Organic farming makes a comeback, Wisconsin Resources Protection Council fend off mining corporations, Palau Islanders resist a U.S. Department of Defense proposal to store nuclear material, a mixed environmental impact from new jobs bill, and nuclear power plant construction moratorium is upheld.
The defunct Organic Farming Act of 1982 is making a comeback as the Agricultural Productivity Act of 1983. Last year's bill died on the House floor when the measure came up before its backers could generate sufficient support in Congress. But this year's proposal, which is worded in more conservative language and accompanied by a well-coordinated lobbying effort, has received unprecedented support in both legislative chambers.
The Productivity Act—which was introduced in the House by Oregon Democrat James Weaver and in the Senate by Vermont Democrat Patrick Leahy—provides funds to:
"Until recently," says Friends of the Earth's pesticide campaign coordinator, Bob Scowcroft, "a good deal of the public perceived organic farmers as a bunch of naked hippies in California. But this image is changing as organic farming is becoming a $100 million-per-year business. Superfarms may still have higher yields, but after borrowing [money] at 15 to 20% to cover costs, their owners frequently come out in the red, while organic farmers often come out in the black."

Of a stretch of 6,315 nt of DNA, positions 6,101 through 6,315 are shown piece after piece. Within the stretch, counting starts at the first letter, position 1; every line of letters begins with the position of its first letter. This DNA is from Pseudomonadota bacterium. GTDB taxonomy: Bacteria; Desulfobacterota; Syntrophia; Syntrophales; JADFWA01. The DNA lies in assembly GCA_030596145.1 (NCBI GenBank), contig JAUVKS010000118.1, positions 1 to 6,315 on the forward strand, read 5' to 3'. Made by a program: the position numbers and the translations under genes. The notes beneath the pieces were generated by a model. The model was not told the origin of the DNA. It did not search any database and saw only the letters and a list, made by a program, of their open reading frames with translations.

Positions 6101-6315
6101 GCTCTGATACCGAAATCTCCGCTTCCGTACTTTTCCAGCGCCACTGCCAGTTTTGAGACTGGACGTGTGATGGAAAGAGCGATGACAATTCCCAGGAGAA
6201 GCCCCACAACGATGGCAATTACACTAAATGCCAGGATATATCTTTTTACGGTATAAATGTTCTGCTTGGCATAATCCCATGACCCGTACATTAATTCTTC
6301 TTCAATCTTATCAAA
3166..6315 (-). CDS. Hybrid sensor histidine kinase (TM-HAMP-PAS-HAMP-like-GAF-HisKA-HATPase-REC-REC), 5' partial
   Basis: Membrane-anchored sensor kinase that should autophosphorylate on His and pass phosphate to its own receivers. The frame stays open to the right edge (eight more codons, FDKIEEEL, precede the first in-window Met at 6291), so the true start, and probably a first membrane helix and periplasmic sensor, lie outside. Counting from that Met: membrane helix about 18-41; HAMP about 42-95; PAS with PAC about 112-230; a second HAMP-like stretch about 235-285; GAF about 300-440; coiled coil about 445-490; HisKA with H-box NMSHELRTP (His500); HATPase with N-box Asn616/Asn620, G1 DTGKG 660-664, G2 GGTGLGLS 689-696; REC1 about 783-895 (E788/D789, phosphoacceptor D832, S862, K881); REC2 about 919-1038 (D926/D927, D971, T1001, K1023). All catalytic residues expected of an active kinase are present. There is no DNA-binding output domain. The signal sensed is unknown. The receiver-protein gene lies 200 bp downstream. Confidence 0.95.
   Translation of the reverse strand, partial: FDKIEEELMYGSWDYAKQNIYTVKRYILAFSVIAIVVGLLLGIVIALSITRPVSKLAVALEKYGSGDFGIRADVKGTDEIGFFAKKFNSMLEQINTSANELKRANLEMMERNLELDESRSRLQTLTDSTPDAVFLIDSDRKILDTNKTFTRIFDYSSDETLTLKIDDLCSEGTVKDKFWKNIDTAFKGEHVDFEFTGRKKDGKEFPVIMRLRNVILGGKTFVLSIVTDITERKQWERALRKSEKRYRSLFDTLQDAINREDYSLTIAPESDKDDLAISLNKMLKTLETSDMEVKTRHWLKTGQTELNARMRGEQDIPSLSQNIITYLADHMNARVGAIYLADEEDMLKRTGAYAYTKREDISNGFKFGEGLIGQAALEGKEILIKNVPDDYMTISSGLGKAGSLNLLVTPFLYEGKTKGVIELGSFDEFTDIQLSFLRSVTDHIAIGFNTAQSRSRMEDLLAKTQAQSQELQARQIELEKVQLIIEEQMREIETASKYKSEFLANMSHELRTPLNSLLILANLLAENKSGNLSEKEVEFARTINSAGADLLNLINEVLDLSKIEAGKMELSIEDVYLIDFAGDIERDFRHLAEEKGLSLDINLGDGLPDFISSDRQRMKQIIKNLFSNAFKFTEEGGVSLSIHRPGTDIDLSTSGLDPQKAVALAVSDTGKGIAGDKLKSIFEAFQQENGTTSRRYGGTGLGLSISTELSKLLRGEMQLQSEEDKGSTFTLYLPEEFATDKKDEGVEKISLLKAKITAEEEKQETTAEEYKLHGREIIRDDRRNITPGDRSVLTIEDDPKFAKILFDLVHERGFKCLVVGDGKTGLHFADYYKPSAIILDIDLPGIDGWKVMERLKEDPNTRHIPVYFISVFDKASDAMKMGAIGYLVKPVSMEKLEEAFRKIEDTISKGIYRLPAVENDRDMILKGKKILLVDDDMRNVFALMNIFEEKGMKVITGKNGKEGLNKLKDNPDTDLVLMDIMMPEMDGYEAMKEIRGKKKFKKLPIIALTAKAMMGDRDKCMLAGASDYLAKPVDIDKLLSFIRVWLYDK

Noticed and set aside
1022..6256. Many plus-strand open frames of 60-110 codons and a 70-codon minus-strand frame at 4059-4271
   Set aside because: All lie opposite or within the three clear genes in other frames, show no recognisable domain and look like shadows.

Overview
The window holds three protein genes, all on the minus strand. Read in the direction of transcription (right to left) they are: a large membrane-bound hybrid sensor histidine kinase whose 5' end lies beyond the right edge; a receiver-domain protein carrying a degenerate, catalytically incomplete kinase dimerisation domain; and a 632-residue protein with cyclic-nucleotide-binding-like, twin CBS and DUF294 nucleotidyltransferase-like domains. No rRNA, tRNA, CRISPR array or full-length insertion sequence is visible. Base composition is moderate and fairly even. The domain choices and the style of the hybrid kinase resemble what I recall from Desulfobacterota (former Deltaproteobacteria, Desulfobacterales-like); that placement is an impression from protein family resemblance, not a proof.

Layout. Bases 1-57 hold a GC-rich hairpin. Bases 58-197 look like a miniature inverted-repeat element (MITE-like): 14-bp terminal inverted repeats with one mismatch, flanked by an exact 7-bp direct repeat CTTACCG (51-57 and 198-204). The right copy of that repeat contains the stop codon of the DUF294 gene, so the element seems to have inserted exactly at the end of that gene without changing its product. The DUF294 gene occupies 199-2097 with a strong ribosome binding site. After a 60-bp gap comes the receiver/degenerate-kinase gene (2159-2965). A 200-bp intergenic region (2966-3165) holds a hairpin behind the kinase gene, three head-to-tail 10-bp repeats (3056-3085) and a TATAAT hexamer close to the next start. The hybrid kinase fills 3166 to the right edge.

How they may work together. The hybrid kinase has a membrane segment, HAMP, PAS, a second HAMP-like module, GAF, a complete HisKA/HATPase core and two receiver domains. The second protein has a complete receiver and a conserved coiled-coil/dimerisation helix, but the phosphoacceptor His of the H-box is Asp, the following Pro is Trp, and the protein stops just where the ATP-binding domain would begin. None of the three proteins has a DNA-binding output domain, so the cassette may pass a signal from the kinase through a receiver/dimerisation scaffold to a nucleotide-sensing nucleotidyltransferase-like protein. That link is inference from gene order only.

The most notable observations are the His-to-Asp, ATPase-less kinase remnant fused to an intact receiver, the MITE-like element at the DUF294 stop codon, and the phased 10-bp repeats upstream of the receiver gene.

It's not likely that the Productivity Act will shake the foundations of U.S. agriculture. But it should, if passed, help in making sustainable agriculture recognized as a profitable and environmentally sound method of farming. Apparently, Congress thinks so, since the bill has 51 cosponsors in the House and 13 in the Senate (as compared to a total of less than 20 for 1982's measure). The bill was scheduled for hearings in late May or early June, but action may be delayed: Contact your Representative about HR 2714 and your Senators about S 1128 to solicit their support.
Midwestern environmentalists, local officials, and representatives of several American Indian tribes have banded together (as the Wisconsin Resources Protection Council) to fend off powerful mining interests in the region. And not a moment too soon: 20 large corporations have already bought or leased about 400,000 acres in the area.
Exxon Corporation is leading the fray with its plans to develop what could be the world's largest copper and zinc lode near Crandon, Wisconsin, only two miles west of a Chippewa reservation. In fact, the Chippewas recently learned that Exxon hopes to be able to use part of their reservation for the project! The wastes from such a mining operation would threaten the tribe's water system, including the wild rice wetlands that are their major source of livelihood. Exxon's alternative disposal solutions are not being met with open arms, either, so the company is likely to get heavy opposition from the 80 different community groups that are resisting the plan.
The U.S. Department of Defense (DOD) ran upon the shoals of the growing antinuclear movement in the Pacific recently, when their proposal for a treaty—the Compact of Free Association—with the 15,000 people of the Palau Islands was not warmly received. It seems that the DOD is willing to offer Palau $1.2 billion in aid over the next 50 years, in return for the use of about a third of the islands' territory for military bases and weapons storage.